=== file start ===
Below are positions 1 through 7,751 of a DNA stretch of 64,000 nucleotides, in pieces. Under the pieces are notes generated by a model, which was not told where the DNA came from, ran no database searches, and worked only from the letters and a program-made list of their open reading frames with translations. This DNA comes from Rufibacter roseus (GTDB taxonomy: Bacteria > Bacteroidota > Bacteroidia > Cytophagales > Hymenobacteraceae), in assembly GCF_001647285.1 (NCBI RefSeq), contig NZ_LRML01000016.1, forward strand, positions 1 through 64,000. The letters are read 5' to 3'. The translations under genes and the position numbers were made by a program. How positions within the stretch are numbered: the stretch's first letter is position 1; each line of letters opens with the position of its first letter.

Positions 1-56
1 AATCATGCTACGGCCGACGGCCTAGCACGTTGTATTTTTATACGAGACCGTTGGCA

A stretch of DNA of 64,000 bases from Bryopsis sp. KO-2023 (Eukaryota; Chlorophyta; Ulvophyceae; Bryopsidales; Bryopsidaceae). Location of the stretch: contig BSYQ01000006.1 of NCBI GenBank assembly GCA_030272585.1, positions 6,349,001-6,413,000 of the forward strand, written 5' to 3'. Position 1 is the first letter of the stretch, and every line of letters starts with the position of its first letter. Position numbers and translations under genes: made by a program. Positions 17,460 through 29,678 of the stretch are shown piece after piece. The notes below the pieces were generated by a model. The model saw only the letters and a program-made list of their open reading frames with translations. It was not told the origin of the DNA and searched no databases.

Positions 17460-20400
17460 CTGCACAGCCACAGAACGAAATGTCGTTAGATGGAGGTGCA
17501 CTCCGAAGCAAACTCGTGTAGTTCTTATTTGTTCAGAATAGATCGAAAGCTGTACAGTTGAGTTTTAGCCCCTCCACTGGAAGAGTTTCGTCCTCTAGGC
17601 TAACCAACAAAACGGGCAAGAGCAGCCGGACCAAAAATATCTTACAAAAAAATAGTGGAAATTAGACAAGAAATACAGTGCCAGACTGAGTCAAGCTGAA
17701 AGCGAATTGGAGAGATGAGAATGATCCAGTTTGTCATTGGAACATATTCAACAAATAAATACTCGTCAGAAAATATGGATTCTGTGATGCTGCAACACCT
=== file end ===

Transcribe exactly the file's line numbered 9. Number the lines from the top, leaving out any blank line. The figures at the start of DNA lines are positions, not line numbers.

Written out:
17701 AGCGAATTGGAGAGATGAGAATGATCCAGTTTGTCATTGGAACATATTCAACAAATAAATACTCGTCAGAAAATATGGATTCTGTGATGCTGCAACACCT